Selected Scriptures # Introduction Every generation throughout church history has seen doctrinal struggles and debates. But perhaps no doctrinal dispute has ever been contested more fiercely or with such far-reaching, long-term consequences as the ultimate issue, the issue of justification. The controversy over the doctrine of justification in the sixteen century focused on the nature of the gospel and, therefore, the essence of Christianity itself. The church must always struggle with errors, but this controversy involved an article of the faith that is fundamental to faith itself. The Bible itself makes justification a hill to die on. The Apostle Paul frequently admonished and instructed Christians not to be quarrelsome, divisive, or combative. He extoled the virtues of patience, love, and tolerance. Yet when it came to a battle over the gospel itself, this same apostle was utterly inflexible. He considered some things intolerable, and one is the distortion of the gospel. He wrote to the church in Galatia: > I am astonished that you are so quickly deserting him who called you in the grace of Christ and are turning to a different gospel—not that there is another one, but there are some who trouble you and want to distort the gospel of Christ. But even if we or an angel from heaven should preach to you a gospel contrary to the one we preached to you, let him be accursed. As we have said before, so now I say again: If anyone is preaching to you a gospel contrary to the one you received, let him be accursed. For am I now seeking the approval of man, or of God? Or am I trying to please man? If I were still trying to please man, I would not be a servant of Christ. (Galatians 1:6-10) Paul used the strongest speech to condemn perversion of the gospel. He insisted there is only one gospel. And the gospel he preached in his letter to the Galatians is the gospel of justification by faith alone. The Judaizers were corrupting the gospel by requiring works in addition to belief as a necessary for justification. Twice Paul pronounced a curse on this distortion, using the Greek word from which we get the English word *anathema*. But at the Roman Catholic Council of Trent in the sixteenth century, Rome condemned the Reformed doctrine of justification by faith alone and declared *it* anathema. They did this because they were convinced that the Reformed doctrine was "another gospel," a distortion of the biblical gospel. This was undoubtedly the most explosive issue of the 16th century, and the best place to start is probably with the 16th century's most dynamic character. # A Monk Named Martin Luther was born November 10, 1483, in Eisleben, Germany, to a copper miner. His father wanted something better for him; he wanted Martin to become a lawyer. In 1505, on July 2 on his way home from law school, he was caught in a thunderstorm and was hurled to the ground by lightening. He cried out, "Help me, St. Anne; I will become a monk." St. Anne was the patron saint of miners. Fifteen days later, to his father's great displeasure, Martin kept his vow. On July 17, 1505, he knocked at the gate of the local Augustinian Hermits and asked to be accepted. On easter, April 3, 1507, he was ordained as a priest. If you've heard anything about Luther, you've probably heard that he was a bit pathological, that is, mentally disturbed. Most of his mental uneasiness grew out of his legally oriented mind which could not escape the relentless necessity for punishment of wrongdoing. Of all the things he knew, he knew that the holiness of God demanded punishment for sin. He also knew he was a sinner. That was bad news. This is why he became a monk. He thought that he could become righteous. > I was a good monk, and I kept the rule of my order so strictly that I may say that if ever a monk got to heaven by his monkery it was I. Yet it still didn’t work. This led to one of the most famous incidents in church history when Luther attempted to officiate his first mass. Schooled in proper Roman Catholic orthodoxy, Brother Luther sincerely believed that he was about to perform a miracle by turning the bread and wine into the actual, physical body of Christ. When he came to a particular point in the service he froze. He later recounted the experience: > I was utterly stupified and terror stricken, "With what tongue shall I address such Majesty, seeing that all men ought to tremble in the presence of even an earthly prince? Who am I, that I should lift up mine eyes or raise my hands to the divine Majesty. The angels surround Him. At His nod the earth trembles. And shall I, a miserable little pygmy, say 'I want this, I ask for that'? For I am dust and ashes and full of sin and I am speaking to the living, eternal and true God. It was this deep consciousness of the holiness of God that compelled Luther into his role as Reformer. To his mind the problem was clear: God is holy. Man is sinful. God must, and will, punish sin. Luther was sinful. Luther must be punished. This caused him fits. His spiritual father, Staupitz, arranged for him to take over a teaching role at the University of Wittenberg. So he was transferred from Erfurt to the 2,500 person town to be a Doctor of Theology. Luther himself, and all Reformers that followed, focused on the question, How is a person justified? On what basis or grounds does God ever declare anyone just? As the Psalmist put it, "If you, LORD, should mark iniquities...who could stand?" (Psalm 130:3). The question is rhetorical, because not one of us could possibly stand before God because none of us is righteous. So how does God come to accept a person? Must we first become inherently just before God will make such a declaration? Or does he declare us just/righteous before we are in ourselves actually just? God's justice demands that we be righteous, so how can we be? Luther himself could not get past this point of God's justice: > If I could believe that God was not angry with me, I would stand on my head for joy. One simple biblical truth changed that monk’s life and ignited the whole Protest. It was the realization that God's righteousness could become the sinner's righteousness and that that transaction happens through the means of faith alone. Martin Luther learned this truth from a verse which had previously stumbled over, Romans 1:17. > For in it (the gospel) the righteousness of God is revealed from faith to faith, as it is written, "The righteous shall live by faith." Luther had always seen "the righteousness of God" (or "the justice of God") as an attribute of the sovereign Lord by which He judged sinners, not as an attribute sinners could possess. He described the breakthrough, his "tower experience," and how his unrelenting study of the historical-grammatical context of that passage was used by the Spirit to bring light to the dark ages: > I greatly longed to understand Paul’s Epistle to the Romans and nothing stood in the way but that one expression, “the justice of God,” because I took it to mean that justice whereby God is just and deals justly in punishing the unjust. My situation was that, although an impeccable monk, I stood before God as a sinner troubled in conscience, and I had no confidence that my merit would assuage him. Therefore I did not love a just and angry God, but rather hated and murmured against him. Yet I clung to the dear Paul and had a great yearning to know what he meant. > Night and day I pondered until I saw the connection between the justice of God and the statement that “the just shall live by his faith.” Then I grasped that the justice of God is that righteousness by which through grace and sheer mercy God justifies us through faith. Thereupon I felt myself to be reborn and to have gone through open doors into paradise. The whole of Scripture took on a new meaning, and whereas before the “justice of God” had filled me with hate, now it became to me inexpressibly sweet in greater love. This passage of Paul became to me a gate to heaven…. Both sides agreed that salvation or justification was impossible apart from grace or apart from Christ or apart from faith. But, Catholic teaching demanded something more, namely, that men must cooperate with grace and Christ and faith. The works that men do join forces (not entirely replace) with God and produce righteousness. All of this is why the *sola* in *sola fide* is so necessary. He was teaching through Psalms and Romans and came to understand: > I also know that in Romans 3, the word "solum" is not present in either Greek or Latin text — the papists did not have to teach me that — it is fact! The letters s-o-l-a are not there. And these knotheads stare at them like cows at a new gate, while at the same time they do not recognize that it conveys the sense of the text — if the translation is to be clear and accurate, it belongs there. (Luther, *An Open Letter on Translating*) But he was too busy at the time to fight much (quoted in Bainton): > In October, 1516, he wrote to a friend: I could use two secretaries. > > I do almost nothing during the day but write letters. I am a conventual preacher, reader at meals, parochial preacher, director of studies, overseer of eleven monasteries, superintendent of the fish pond at Litzkau, referee of the squabble at Torgau, lecturer on Paul, collector of material for a commentary on the Psalms, and then, as I said, I am overwhelmed with letters. I rarely have full time for the canonical hours and for saying mass, not to mention my own temptations with the world, the flesh, and the Devil. You see how lazy I am. # The Criticism of Catholicism The Roman Catholic Church was critical of this teaching. Justification by faith alone would have major consequences, especially if for anyone teaching that people needed to give money, do penance, pay to see relics, etc., if they desired to cooperate with Christ to get the righteousness necessary for justification. Sin was good for religious business. The Church's teaching was that after a person had received the grace of Christ at their baptism (making baptism itself necessary for salvation), if they sinned after that, they could be restored to a state of grace (a state of justification) by following the steps of confessing sin to a priest, making an act of contrition, receiving priestly forgiveness, and then performing what were called "works of satisfaction." It was these "works of satisfaction" that initiated much of the controversy in the sixteenth century. The works of satisfaction earned *merit*, even though the church affirmed it was technically merit rooted in grace. One work of satisfaction a penitent person could perform was to give money to the church and purchase an "indulgence." For example, in the 16th century Rome embarked on a huge building project involving St. Peter's Basilica. Pope Leo X made special indulgences available for purchase to those supported this work with their money. These particular indulgences were for people already in purgatory where they were working off the temporal consequences of their sin. The pope was granted the authority (through apostolic succession) to draw on the "treasury of merit" and apply it to the needs of those in purgatory. This "treasury of merit" was in heaven and was filled by those who had already died whose merit was above and beyond the merit required to enter. So an indulgence could be purchased and the merit applied to the account of a departed loved one. “They were the bingo of the sixteenth century” (Bainton). One man in particular, Johann Tetzel, scandalized Luther by his crass method (unauthorized by Rome) of peddling indulgences. Tetzel marketed indulgences with the ditty, "Every time a coin in the coffer rings, a soul from purgatory springs." He gave peasants the impression that they could purchase salvation for departed friends and relatives simply by giving alms, with or without the spirit of penitence. It was the selling of indulgences that provoked Luther's Ninety-Five Thesis which he nailed to the Castle Church doors on October 31, 1517. However, > Luther took no steps to spread his theses among the people. He was merely inviting scholars to dispute and dignitaries to define, but others surreptitiously translated the theses into German and gave them to the press. In short order they became the talk of Germany. (Benton) Luther caused quite an uproar. He began to attract attention and found himself with some powerful enemies. Though he was gaining popularity among many lay people who were reading his German pamphlets, the Church's officials rightly saw his protest as a threat. Newly elected Holy Roman Emperor, Charles V summoned Luther to Worms in 1521 where he was demanded to renounce or reaffirm his views. When he appeared before the assembly on April 16, Johann Eck acted as spokesman for the Emperor. He presented Luther with a table filled with his own books. Eck asked Luther if the books were his and if he still believed what these works taught. Luther requested time to think about his answer. On the next day, Eck countered that Luther had no right to teach contrary to the Church's tradition and interpretation, and asked again, would Luther reject his books or no? Luther replied: > Since your Majesty and your Lordships ask for a plain answer, I will give you one without horns or teeth. Unless I am convicted by Scripture or by right reason (for I trust neither in popes nor in councils, since they have often erred and contradicted themselves) - unless I am thus convinced, I am bound by the texts of the Bible, my conscience is captive to the Word of God, I neither can nor will recant anything, since it is neither right nor safe to act against conscience. Here I stand. I can do no other. God help me. Amen. Before we move on to the final point, let me add just a few more biographical things about Luther. Luther was not only the father of the Reformation, he was also the character of the Reformation. We don't have enough time to talk about how he loved talking theology over beer and pretzels (brewed by his wife). We haven't talked about how he would pass gas at the devil. We haven't talked about his book on _The Bondage of the Will_, written in response to Erasmus, filled with references calling Erasmus' book a “girl.” On Sundays in Wittenberg there was the 5AM worship with a sermon on an Epistle. At 10AM there was a sermon on a Gospel, and then an afternoon message on the Old Testament. Monday and Tuesday lectures were on the catechism. Wednesdays on Matthew; Thursdays and Fridays on the Apostolic letters; and Saturday on John. Between 1510 and 1546 Luther preached approximately 3000 sermons. For example, he preached 117 sermons in Wittenberg in 1522 and 137 the next year. His average was one sermon every two and a half days. He was a family man; at least from age forty-one to his death at sixty-two. Katie von Bora, a converted nun, bore him six children. As one of his biographers wrote, “Katie cleaned house.” She did so in more ways than one. His translation of the Bible helped to develop a standard version of the German language and added several principles to the art of translation. His hymns sparked the development of congregational singing in Christianity. One more thing about Luther's temperament. Luther said of himself: > I own that I am more vehement than I ought to be; but I have to do with men who blaspheme evangelical truth; with human wolves; with those who condemn me unheard, without admonishing, without instructing me; and who utter the most atrocious slanders against myself not only, but the Word of God....A mind conscious of truth cannot always endure the obstinate and willfully blind enemies of truth. I see that all persons demand of me moderation, and especially those of my adversaries, who least exhibit it. If I am too [hot], I am at least open and frank; in which respect I excel those who always smile, but murder. # The Problem in Protestantism One of the problems we see today is an emasculating (take away what makes it faith; deprive of strength or vigor) faith, cutting away at the content and removing any expectation for fruits of faith. A few years ago this was called “cheap faith.” Of course, when Luther declared that justification is by faith alone, serious questions arose about the nature of saving, living, true faith. The one Scriptural argument Rome had appealed to James 2 to repudiate the doctrine of *sola fide*. *Sola fide* has never meant that a person could be, as Luther said, "justified by a barren, dead faith that is not Spirit-borne nor accompanied by all the rest of the work of God in His redeemed people.” The “alone” has always referred to the denial of any additions to faith that speak to merit, but it has never meant works don't flow from faith. Roman view: faith + works = justification Protestant view: faith = justification + works There is another problem that we *sola*-loving Reformed Christians need to guard against, and that is acting as if a man who confesses “justification by faith alone” is a better Christian. It is wickedly ironic that we would use *sola fide* as a measuring stick of spirituality and as a defense for dualism. Justification by faith alone *is itself* the doctrinal battering ram against the dualism of secular and *sacred* work. If *sola fide* is true then there is no such thing as *sacred* work, sacred in the sense of earning special favor from God. God does not justify any man according to the biblical doctrines he holds, but by faith alone. God does not justify any man according to his “spiritual” works, and certainly not according to his “religious” vocation. Being “Reformed” doesn’t justify us. Avoiding earthly relationships like marriage or earthly responsibilities like making profit doesn’t justify us. Being a pastor or missionary or orphan worker doesn’t justify us. Those are attempts at modern monasticism, but they cannot make us *better* believers. We cannot save our souls by anything we do. The gospel frees us from defining our righteousness by depth of quiet time, length of praying, frequency of fasting, percentage of money given as offering, consistency of church attendance, let alone pursuing a particular vocation. We are saved by faith alone. *Sola fide* doesn't mean that faith is the only important thing about a man, it actually allows for *every* thing to have meaning, just not in a saving way. # Conclusion Luther had problems. He condemned the Anabaptists to death. He counseled a prince to lie. He spoke too harshly against the Jews. But he is not condemned for any of these things, he is justified by Christ. We must fight for *sola fide* today. 1. If justification is not by faith alone, then justification is not possible because no man lives perfectly. 2. If there is no justification by faith alone, then God is dishonored. If men are able to accomplish even 1% of their salvation then Christ does not get all the glory, the cross is robbed of its full significance, and Scripture is wrong to attribute all things (including salvation) as from Him and through Him and to Him. 3. If justification is by faith alone, then we must not define our righteousness before God by external standards. Here is Luther’s hymn, “A Mighty Fortress Is Our God” in a different translation than most of us know. A mighty bulwark is our God A doughty ward and weapon. He helps us clear from every rod By which we now are smitten. Still our ancient foe Girds him to strike a blow. Might and guile his gear. His armor striketh fear. On earth is not his equal. By our own strength is nothing won. We court at once disaster. There fights for us the Champion Whom God has named our Master. Would you know his name? Jesus Christ the same Lord Sabaoth is he. No other God can be. The field is his to hold it. And though the fiends on every hand Were threatening to devour us, We would not waver from our stand. They cannot overpower us. This world’s prince may rave. However he behave, He can do no ill. God’s truth abideth still. One little word shall fell him. That word they never can dismay. However much they batter, For God himself is in the fray And nothing else can matter. Then let them take our life, Goods, honor, children, wife. We will let all go. They shall not conquer so, For God will win the battle.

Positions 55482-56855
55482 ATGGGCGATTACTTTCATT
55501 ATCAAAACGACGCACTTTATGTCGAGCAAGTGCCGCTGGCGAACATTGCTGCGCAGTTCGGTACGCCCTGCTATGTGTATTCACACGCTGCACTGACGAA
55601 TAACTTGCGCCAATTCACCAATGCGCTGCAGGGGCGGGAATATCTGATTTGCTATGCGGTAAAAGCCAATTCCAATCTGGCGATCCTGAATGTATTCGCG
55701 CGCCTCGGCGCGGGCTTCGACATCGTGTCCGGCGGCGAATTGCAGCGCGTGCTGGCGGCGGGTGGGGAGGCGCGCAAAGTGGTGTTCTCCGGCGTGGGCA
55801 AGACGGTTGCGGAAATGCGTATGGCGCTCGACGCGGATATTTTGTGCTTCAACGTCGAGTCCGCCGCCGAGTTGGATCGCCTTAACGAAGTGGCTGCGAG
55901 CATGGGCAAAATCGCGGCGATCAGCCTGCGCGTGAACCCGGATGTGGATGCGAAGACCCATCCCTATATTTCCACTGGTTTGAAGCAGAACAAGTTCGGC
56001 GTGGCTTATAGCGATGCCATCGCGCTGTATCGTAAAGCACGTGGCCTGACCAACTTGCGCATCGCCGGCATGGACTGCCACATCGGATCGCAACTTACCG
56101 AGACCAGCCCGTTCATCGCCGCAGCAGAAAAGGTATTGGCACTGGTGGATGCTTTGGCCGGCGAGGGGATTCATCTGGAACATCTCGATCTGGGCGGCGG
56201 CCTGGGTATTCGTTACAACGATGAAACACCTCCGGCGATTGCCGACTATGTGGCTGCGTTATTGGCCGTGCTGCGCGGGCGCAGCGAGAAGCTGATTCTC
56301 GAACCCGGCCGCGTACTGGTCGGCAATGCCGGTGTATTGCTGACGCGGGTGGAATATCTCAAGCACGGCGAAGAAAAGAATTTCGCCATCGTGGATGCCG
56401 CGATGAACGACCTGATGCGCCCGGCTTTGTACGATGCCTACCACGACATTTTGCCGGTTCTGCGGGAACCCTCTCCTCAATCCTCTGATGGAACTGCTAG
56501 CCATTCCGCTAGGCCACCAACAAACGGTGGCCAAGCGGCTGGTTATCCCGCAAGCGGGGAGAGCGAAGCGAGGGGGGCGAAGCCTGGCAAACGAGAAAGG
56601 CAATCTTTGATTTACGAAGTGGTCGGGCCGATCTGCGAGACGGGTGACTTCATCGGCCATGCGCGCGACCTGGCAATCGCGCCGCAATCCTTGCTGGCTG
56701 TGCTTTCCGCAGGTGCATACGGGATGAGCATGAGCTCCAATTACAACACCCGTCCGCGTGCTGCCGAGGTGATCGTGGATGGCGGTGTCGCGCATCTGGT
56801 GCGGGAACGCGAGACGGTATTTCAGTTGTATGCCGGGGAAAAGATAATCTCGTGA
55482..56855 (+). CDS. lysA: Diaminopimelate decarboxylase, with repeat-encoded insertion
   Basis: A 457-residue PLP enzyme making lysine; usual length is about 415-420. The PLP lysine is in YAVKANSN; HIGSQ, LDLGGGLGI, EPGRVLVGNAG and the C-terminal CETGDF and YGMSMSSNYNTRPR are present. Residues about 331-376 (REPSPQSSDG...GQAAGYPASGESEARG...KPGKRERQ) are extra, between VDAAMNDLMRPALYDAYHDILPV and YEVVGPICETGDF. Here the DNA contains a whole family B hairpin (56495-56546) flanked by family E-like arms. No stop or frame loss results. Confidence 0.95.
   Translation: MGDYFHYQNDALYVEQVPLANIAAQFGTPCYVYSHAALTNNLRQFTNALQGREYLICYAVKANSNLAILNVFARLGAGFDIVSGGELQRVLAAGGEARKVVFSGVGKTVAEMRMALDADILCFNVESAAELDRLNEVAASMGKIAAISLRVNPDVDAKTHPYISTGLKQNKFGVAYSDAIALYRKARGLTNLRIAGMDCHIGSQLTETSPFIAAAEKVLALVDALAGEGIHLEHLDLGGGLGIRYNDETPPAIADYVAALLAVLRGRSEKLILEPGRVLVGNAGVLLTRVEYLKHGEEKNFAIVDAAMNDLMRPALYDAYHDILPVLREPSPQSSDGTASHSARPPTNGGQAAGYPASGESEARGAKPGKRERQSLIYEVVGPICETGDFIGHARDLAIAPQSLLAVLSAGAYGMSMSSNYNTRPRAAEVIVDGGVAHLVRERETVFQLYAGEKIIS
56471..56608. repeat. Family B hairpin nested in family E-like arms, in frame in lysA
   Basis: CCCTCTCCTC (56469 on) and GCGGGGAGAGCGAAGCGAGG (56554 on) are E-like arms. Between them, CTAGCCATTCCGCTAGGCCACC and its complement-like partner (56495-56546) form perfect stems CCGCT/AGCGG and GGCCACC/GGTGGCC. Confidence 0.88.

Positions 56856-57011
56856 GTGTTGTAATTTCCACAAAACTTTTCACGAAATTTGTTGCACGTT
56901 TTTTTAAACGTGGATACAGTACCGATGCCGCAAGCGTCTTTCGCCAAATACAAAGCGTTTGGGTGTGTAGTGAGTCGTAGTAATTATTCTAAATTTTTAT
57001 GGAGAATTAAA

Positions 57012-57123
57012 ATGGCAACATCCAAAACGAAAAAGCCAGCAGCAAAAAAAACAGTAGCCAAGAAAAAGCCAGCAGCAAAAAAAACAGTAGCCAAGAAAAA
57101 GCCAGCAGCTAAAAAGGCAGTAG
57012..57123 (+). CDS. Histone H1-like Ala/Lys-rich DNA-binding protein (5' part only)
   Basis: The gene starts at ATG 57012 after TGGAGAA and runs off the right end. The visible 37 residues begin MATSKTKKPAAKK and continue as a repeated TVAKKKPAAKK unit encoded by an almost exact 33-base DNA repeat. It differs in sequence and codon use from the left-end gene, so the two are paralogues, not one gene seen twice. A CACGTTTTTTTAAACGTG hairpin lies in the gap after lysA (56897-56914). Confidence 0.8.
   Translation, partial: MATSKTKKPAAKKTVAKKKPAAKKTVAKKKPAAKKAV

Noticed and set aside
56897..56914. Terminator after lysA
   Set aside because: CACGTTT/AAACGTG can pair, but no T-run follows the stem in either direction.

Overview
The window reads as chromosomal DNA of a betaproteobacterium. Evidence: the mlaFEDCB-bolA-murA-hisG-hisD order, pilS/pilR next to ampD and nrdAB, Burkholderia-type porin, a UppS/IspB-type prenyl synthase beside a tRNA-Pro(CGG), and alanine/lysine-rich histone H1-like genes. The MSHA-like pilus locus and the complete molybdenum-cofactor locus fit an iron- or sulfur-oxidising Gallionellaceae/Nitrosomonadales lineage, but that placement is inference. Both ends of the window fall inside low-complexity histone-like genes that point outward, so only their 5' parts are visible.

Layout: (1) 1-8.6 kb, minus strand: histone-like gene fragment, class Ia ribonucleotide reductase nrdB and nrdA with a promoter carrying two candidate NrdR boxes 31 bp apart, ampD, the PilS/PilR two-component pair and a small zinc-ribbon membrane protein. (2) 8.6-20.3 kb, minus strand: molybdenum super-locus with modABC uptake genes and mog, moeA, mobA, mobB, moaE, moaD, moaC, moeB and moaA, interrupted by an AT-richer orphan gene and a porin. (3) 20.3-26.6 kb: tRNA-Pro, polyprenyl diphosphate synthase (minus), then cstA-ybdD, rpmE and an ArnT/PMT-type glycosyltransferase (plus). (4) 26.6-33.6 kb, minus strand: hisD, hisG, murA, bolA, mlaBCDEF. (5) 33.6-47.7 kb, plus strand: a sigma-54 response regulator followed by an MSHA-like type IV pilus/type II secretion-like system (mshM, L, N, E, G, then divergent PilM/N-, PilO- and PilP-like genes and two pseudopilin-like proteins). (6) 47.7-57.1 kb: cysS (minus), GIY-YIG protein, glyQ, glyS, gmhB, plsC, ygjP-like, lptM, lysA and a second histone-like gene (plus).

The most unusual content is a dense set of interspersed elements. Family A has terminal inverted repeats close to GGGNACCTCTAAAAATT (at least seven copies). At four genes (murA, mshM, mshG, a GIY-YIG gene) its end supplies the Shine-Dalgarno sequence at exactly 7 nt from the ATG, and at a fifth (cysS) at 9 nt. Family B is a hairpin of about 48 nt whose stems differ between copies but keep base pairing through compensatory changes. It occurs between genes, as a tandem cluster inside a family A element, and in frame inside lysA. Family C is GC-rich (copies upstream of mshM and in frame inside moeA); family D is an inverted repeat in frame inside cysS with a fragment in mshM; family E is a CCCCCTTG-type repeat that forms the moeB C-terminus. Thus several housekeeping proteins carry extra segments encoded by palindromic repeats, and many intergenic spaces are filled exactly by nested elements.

All Thumbs